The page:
Before Tencent could envision investing across the entire music supply chain, its ambitions were much smaller in scope. QQ Music started back in 2005
and would, over the next decade, morph into a traditional music streaming platform with allegedly over 800 million users
. 2014 proved to be a major year for Tencent, as it signed a number of major deals with international record labels. First up was a distribution deal with Warner Music Group
; South Korea’s YG Entertainment followed
next, and Sony also signed on
before 2014’s close. These deals signaled that China, a country often written off by the rest of the industry due to piracy, might be open for business to international record labels.
That same year in September, Tencent launched WeSing, a karaoke app that would hint at how the company would see profits return within a business where others struggled to achieve such a feat. WeSing made money through virtual gifts
rather than relying on advertising or subscriptions. Tencent looked to expand that model when it merged with the Chinese Music Company
, who operated, not owned, Kugou, the world’s largest music streaming platform, and Kuwo, another major music platform. I’ll note here what Cherie Hu wrote in March: Tencent Music isn’t based in China
and is incorporated in the Cayman Islands, and thus doesn’t directly own any of these firms. CMC worked in a similar arrangement with its companies, which carried over post-merger.
This new venture created Tencent Music Entertainment Group, which by the sheer number of users, is by far the world’s largest digital music firm. It was tipping and livestreaming on apps like Kugou, Kuwo, and WeSing that carried the company, though it’s still aimed to increase paying subscriptions through platforms like QQ Music or the highly popular Hong Kong-based Joox, which launched in 2015. It’s from this position of relative strength that the next few years see Tencent embark on a series of expansions.
In the summer of 2017, TechCrunch reported
that Tencent was interested in purchasing Spotify. Neither company commented on the story but clearly it was asking the right questions, because a few months later in December Tencent Music, not Tencent, and Spotify announced a 10% stock swap. The music business and tech press
treated this news with a fairly warm reception, suggesting that it was a good deal for both companies. While the press was still chomping at the bit for Spotify’s eventual launch in India, Tencent, not Tencent Music, invested $115 million in Gaana
, a music streaming platform backed by India’s largest media company, Times Internet.
Around the same time, a slightly less high profile deal was announced
between Tencent Music and Sony Music Entertainment that created Liquid Audio, an EDM-centered record label. The depth of Tencent’s entrenchment within the international record industry was seen when Music Business Worldwide reported
in June 2018 that Sony/ATV owned a small part of Tencent Music. This was because Sony previously invested in the Chinese Music Company prior to Tencent’s 2016 merger, but again Sony/ATV’s investment isn’t directly in any of the platforms that Tencent Music operates. A bit confusing, I’ll say.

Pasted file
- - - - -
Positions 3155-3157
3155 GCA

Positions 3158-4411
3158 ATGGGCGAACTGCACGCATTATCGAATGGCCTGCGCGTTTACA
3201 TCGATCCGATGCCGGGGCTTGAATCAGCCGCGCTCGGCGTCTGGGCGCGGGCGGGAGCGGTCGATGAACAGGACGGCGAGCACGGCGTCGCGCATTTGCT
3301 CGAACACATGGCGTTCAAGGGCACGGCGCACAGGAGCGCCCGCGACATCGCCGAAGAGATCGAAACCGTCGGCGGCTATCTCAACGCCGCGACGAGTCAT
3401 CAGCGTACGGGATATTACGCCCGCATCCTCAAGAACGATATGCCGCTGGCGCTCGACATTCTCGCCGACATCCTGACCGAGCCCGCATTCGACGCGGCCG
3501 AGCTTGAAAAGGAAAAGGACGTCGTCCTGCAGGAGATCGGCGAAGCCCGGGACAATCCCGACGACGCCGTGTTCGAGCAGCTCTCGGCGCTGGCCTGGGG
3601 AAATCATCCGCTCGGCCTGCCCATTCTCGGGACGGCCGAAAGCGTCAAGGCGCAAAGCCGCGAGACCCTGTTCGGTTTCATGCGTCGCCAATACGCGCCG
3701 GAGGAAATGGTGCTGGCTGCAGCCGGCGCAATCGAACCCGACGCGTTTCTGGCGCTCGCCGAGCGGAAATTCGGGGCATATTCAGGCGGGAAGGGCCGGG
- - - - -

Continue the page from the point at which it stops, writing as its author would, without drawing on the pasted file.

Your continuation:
In July 2018, after that MBW report, Tencent Music filed for an IPO in the United States
. Quartz noted unlike Spotify that Tencent Music
, proved to be profitable as it looked to IPO but this is a rather poor comparison of firms. Tencent Music, a fusion of various decade-plus old music platforms, was able to offer freemium content and subscriptions. With WeSing, Kugou, and Kuwo, livestreaming and virtual tips brought alternative forms of revenue that are still slow to emerge in western markets. Even if Tencent Music and Spotify are both considered music streaming platforms, a direct comparison between the two ignores the fairly different approach each company is taking towards the business. Before moving into Tencent’s most recent deals let’s look at Tencent Music’s F-1 filing
There may arise business opportunities in the future that both we and Tencent are interested in and which may complement each of our respective businesses. Tencent holds a large number of business interests, some of which may directly or indirectly compete with us. For example, Tencent currently owns equity stakes in certain music streaming businesses operating outside of the PRC. See also “Our Relationship with Tencent.” Tencent may decide to take up such opportunities itself, which would prevent us from taking advantage of those opportunities.
The two companies that fit this description are Gaana and Smule, a San Francisco-based music startup. Tencent led a $54 million round of investments
in Smule in 2017, and in 2018 the startup received another $20 million
led by…Times Internet to help with its Indian expansion. So far, it seems Tencent has at least kept Tencent Music out of its Indian music investments and remains closely aligned with the Times Internet. This presents a different strategy than what the company’s done with western music labels.
In late 2019, Tencent led a group of investors including Tencent Music to buy 10% of Universal Music Group
, with an option to purchase an additional 10% in 2021. This inspired Cherie Hu’s graphic on the various stakeholders
between record labels and music platforms, just displaying the interconnected web of these businesses. Last month, that meshing only continued after Warner Music Group’s IPO led to Tencent and Tencent Music getting a $200 million stake
in the company. Thus in 2020, it’s almost impossible for a major record industry transaction not to involve Tencent in some capacity. With this web of investments as the backdrop, where does this leave the record industry going forward?